Local News

Bio-diesel Interest Revs Up Farmers' Economic Engines

Posted February 28, 2007

— Gas prices have been rising of late, and the resulting interest in non-traditional energy is a win-win for North Carolina farmers.

It wasn't long ago that you'd never hear anyone mention bio-diesel, or any other alternative fuel, down on the farm. That's changing in a big way nationwide, and it’s changed in Wilson County at Rock Ridge Farms.

“It means less dependence on foreign oil. It's an energy source we can grow right here. It's a renewable source. It's good for the environment, good for the economy, good for farmers,” says farmer Michael Boyette.

In some cases, it means crops are bringing twice the price they did a year ago because alternative fuel manufacturers need massive amounts of corn and soybeans.

One year ago, North Carolina farmers were getting $1.80 a bushel for corn. It now goes for $4 a bushel. Soybeans last year were at $5 a bushel. This year, it’s just over $8.

Sam Brake of Grain Growers Cooperative represents 250 North Carolina grain growers. He travels the circuit, doing a demonstration of how they can turn crops to cash by helping in the production of an amber liquid that fuels vehicles and smells like vegetable bio-diesel.

A lot of North Carolina farmers are way ahead of the curve on alternative fuel use. At Rock Ridge Farms, the fertilizer truck, the sprayer and the combine all run on bio-diesel.

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  • Subdivisions Feb 28, 2007

    jasttn - How does increased demand lower prices? The same article you're commenting on points out how corn prices have more than doubled in a year, and hardly anybody used the stuff.

    And I don't see how it can be cleaner if you have to burn almost 30% more to get the same mileage. Of course there's the pesticides and fertilizer too, can't forget those.

    Personally I can't wait till people start complaining about being held hostage by Big Corn.

  • El Doggo Feb 28, 2007

    If the government would drop the tax rate some it would offset the additional cost to the consumer and maybe it would become competitive...

  • kcfoxie Feb 28, 2007

    You need to act now and stop talking about it. There are 3 B20 pumps easy to get to in RDU: 55/Sedwick in RTP, the BP on 64 by the Leith Automall in Cary, And an Exxon on Hillsborough in Durham... NO PUMPS IN RALEIGH. I do not know why. www.biodiesel.coop -- get the 411 on B99 pumps available in raleigh cary and durham with a co-op membership! Leith and Southern States VW have deals on VW Jetta and Beetle TDI Diesels -- buy now while the price is low and start using Biodiesel today. I've already saved $150 in fuel alone after 5000 miles with mine, and I can smile about the green aspect along with the fuel savings (the car has more power than one would expect too -- more than a 4cyl Ford Ranger from the factory and tunable to be as powerful as a Ford V6 or more with just software).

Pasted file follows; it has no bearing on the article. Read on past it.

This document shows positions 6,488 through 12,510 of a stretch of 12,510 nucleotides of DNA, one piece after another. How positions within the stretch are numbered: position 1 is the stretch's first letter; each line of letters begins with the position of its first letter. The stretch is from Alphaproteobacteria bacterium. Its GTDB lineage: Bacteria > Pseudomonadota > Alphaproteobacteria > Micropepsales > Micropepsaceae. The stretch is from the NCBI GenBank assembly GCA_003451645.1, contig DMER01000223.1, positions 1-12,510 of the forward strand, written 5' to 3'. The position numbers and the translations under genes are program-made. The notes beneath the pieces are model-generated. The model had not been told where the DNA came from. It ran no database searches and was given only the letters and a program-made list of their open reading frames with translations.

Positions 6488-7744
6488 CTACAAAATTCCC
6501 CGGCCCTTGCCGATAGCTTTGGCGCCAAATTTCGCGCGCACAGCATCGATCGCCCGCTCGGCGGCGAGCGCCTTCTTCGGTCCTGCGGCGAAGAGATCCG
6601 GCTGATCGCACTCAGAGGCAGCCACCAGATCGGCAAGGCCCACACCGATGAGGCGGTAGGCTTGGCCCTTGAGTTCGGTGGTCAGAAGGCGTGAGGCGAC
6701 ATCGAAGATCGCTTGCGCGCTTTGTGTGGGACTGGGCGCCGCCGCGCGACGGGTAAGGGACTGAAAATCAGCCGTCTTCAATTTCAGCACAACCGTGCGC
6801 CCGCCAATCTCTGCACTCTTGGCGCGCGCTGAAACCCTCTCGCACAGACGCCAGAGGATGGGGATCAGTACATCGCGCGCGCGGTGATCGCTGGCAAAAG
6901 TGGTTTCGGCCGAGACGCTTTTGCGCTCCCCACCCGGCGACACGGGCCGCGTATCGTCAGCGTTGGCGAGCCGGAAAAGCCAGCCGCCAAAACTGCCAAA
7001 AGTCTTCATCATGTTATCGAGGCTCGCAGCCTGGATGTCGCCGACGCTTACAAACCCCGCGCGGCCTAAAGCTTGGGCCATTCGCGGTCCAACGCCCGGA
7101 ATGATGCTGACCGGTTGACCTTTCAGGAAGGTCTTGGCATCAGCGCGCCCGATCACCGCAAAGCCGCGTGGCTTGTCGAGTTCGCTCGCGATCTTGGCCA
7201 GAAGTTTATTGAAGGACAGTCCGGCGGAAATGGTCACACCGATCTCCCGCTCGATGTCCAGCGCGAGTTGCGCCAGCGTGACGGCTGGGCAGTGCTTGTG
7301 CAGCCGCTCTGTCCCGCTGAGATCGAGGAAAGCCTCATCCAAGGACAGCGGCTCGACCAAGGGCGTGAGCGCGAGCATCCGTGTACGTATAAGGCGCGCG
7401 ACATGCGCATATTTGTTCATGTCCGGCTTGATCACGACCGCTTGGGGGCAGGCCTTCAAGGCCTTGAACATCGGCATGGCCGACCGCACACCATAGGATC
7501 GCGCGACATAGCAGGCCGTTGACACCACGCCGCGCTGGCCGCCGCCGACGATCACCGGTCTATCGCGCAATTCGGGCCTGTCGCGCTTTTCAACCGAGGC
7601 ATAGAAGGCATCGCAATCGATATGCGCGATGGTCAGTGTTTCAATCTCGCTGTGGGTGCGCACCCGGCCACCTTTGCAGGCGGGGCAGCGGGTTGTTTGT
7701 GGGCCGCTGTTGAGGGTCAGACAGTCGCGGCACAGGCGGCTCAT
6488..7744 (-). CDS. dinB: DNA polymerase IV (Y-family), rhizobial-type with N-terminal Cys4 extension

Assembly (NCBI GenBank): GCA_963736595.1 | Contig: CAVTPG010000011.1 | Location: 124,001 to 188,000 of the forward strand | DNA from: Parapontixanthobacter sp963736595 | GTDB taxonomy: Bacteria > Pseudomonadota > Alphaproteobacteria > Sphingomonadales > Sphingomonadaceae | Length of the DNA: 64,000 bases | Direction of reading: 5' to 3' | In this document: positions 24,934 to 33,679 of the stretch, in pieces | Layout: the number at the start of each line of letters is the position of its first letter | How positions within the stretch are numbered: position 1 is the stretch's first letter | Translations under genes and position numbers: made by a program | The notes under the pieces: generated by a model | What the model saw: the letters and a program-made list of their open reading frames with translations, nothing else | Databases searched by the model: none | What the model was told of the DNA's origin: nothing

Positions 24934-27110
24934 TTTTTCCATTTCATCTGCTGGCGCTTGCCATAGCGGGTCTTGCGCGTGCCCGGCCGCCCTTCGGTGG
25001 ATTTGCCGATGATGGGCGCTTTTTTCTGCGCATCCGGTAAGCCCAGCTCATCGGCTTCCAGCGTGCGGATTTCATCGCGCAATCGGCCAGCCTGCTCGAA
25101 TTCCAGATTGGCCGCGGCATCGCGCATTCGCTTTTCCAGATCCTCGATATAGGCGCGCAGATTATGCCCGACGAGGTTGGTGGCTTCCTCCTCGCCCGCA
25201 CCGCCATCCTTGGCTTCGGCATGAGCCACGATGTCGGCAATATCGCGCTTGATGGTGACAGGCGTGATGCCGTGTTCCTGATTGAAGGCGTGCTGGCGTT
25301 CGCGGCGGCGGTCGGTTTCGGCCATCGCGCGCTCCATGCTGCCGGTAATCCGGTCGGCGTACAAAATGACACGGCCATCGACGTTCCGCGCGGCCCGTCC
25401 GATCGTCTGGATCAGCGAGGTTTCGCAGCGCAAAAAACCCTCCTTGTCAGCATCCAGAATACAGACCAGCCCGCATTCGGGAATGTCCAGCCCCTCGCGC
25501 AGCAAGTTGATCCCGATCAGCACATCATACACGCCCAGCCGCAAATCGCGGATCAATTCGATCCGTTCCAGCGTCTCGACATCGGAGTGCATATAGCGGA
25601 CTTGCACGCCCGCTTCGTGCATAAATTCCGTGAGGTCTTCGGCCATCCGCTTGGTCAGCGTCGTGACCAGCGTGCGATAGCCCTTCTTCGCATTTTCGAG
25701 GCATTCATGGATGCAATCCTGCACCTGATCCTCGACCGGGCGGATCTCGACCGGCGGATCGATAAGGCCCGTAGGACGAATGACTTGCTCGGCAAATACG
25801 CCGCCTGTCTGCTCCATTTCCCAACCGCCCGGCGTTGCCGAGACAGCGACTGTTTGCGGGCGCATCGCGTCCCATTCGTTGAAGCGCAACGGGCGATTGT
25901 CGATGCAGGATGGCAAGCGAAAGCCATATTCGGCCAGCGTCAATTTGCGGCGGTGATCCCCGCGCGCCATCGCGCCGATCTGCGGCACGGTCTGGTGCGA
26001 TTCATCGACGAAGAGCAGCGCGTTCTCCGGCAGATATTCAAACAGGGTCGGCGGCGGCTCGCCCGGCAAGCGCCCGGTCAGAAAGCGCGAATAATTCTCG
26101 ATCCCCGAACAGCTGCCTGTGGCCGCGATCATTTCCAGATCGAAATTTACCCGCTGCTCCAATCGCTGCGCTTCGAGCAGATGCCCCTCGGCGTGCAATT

• Deep thoughts Feb 28, 2007

    Good for the farmers. If bio-diesel shows up at the pump perhaps it will give the oil barons a run for their money. Wouldn't it be nice to turn the tables on them. I can remember saying I wouldn't pay $2.00 for a gallon of gas. Now I am hoping I won't have to pay $3.00...again.

  • jasttn Feb 28, 2007

    The more people we can get on board buying this stuff and using it, the lower the prices will get.

  • lwoods Feb 28, 2007

    I agree with hound and pickle. The key is not that the fuel is necessarily cheaper, but it is renewable, cleaner, and will reduce our dependency on "foreign" oil. Plus, the "extra" money spent stays in the local/US economy vs. going to some ultra rich oil sheik in the Middle East. The alternative fuels could be the answer to a more stable environemnt and economy.

  • Newshound Feb 28, 2007

    if the research was done into it as has been done on making oil more effecient then i am sure it could be made into an equivalent fuel in all areas including price.

  • mchlpickle Feb 28, 2007

    Some savings yea. If I get a chance to burn it in my car i will just to keep from buying gas from the gas company's who have held us hostage for all these years.

  • Panther Feb 28, 2007

    I have found that Bio-diesel cost 40 to 60 cents per gallon more and I get less MPG. Some savings hu?